In the UK, there are numerous crowdfunding platforms that allow businesses like yours to seek investment from members of the public.
Some are tailored towards all SMEs and have a minimum investment level of just £10. Others, meanwhile, can be more specific – designed just for start-ups or for certain sectors. And these can also have higher minimum investment amounts.
In deciding the right platform for you, it's always worth checking the fees. And some platforms can also offer support and advice for your campaign. So, see if your preferred option does.
As with all equity financing , this form of crowdfunding is a two-way street. In exchange for the funding they provide, investors get a share of your success. But what does this look like in real terms? Well, the hope is first that your plans and forecasts come to fruition.
If successful, your business should get to a point where you can pay your shareholders.
It could be an annual dividend based on your profits. Or they might get a lump sum as a share of the proceeds if you decide to sell your business to another. Apart from money, shareholders might also get voting powers on the important decisions that affect your company’s future.
To help encourage people to invest in your company, there are a couple of incentives available from the UK government. Both of these provide tax relief on any investments made through an equity crowdfunding platform.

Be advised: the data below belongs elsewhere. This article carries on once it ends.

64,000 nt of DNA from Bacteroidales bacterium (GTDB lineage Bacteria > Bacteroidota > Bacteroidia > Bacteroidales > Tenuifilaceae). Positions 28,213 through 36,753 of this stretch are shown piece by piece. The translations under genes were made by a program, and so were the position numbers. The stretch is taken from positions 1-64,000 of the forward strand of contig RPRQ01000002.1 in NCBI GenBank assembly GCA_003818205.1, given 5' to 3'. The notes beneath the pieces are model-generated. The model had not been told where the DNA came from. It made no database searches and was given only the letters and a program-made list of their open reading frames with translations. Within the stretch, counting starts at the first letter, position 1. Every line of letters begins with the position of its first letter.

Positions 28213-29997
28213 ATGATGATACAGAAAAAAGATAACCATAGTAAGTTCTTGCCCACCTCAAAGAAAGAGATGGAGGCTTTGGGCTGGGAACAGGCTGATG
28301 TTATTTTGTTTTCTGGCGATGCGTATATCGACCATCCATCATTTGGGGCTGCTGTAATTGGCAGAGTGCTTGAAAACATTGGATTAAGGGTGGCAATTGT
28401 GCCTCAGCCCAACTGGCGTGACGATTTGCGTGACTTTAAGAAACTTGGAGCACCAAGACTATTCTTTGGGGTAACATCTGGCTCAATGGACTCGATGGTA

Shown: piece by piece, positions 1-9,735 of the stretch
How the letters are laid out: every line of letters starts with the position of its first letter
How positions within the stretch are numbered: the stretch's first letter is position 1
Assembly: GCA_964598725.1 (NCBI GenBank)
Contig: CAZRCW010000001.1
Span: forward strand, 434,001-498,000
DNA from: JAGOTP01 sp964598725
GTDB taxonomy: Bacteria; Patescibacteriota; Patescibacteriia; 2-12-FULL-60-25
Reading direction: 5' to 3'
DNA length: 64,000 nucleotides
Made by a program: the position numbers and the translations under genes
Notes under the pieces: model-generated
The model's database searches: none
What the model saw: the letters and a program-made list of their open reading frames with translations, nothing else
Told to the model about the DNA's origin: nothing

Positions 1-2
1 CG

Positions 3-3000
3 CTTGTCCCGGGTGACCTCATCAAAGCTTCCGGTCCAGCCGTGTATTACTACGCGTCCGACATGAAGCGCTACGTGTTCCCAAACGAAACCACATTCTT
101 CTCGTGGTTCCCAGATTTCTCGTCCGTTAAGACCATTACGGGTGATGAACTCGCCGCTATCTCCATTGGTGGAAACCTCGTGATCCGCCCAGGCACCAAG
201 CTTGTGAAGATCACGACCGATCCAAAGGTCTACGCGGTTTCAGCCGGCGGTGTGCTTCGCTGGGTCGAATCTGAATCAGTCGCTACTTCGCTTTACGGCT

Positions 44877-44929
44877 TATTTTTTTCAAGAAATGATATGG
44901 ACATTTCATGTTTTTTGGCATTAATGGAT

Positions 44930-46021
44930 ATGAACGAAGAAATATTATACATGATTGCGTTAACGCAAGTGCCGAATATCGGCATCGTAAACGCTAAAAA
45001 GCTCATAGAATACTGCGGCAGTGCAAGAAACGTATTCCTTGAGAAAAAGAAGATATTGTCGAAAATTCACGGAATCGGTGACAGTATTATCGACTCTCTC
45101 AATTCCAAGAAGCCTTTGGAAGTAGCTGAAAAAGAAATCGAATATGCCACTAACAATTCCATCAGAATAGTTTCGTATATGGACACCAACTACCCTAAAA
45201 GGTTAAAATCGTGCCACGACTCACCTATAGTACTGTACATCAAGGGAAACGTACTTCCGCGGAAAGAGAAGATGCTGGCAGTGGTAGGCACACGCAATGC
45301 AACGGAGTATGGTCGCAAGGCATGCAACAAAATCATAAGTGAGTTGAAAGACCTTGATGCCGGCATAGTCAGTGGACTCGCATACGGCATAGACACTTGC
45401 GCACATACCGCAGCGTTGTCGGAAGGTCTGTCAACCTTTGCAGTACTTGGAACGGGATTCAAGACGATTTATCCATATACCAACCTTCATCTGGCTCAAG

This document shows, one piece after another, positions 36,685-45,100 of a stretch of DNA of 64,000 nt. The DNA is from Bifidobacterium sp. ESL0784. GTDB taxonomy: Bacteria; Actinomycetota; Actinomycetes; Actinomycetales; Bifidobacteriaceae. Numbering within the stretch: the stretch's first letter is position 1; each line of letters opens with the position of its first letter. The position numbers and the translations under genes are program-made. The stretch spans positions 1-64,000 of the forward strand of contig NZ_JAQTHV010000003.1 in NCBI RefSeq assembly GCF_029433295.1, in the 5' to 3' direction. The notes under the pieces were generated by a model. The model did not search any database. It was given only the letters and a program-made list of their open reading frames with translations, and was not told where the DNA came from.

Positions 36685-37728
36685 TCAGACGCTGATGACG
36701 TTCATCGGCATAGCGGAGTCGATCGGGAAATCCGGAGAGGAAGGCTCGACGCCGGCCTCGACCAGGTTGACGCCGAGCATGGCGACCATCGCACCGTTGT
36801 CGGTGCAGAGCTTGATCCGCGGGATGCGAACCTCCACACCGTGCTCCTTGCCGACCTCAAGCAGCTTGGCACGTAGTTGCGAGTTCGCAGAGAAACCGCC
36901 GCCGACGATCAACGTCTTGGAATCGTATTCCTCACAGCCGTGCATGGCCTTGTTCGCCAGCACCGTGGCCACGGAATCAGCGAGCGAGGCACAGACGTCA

Under the EIS, you can raise up to £5 million each year – up to a maximum of £12 million. But you can only benefit from the scheme in the first seven years that follow your first sale.
For investors, the main benefit is that they can get up to 30% income tax relief. This is subject to a maximum investment cap of £1 million per year, however.
As this relief applies to each individual, a married couple could invest £2 million a year and still qualify. But that tax relief doesn't kick in until you've held shares for at least three years.
You can also defer capital gains tax.
SEIS is aimed at companies that are looking to raise cash when they first trade. Like EIS, this gives tax relief to people who hold shares – whether that's via equity crowdfunding or another method. Your business can receive a maximum of £150,000 through this initiative.
In return, someone can claim 50% income tax relief on investments up to £100,000. Tax relief is only available, however, once your business has either spent 70% of the invested funds – or has been in business for four months.
H3: What are my other commercial finance options?
Not sure that equity crowdfunding is the right solution? Don't think you'll be able to raise the funding you need? No problem! At Nucleus, our range of alternative funding solutions means the perfect solution could be a phone call away. All our funding solutions are tailored to your exact needs. And that gives you the best chance of getting to where you want to be.
Get in touch with us today for a consultation and quote.
4 August, 2022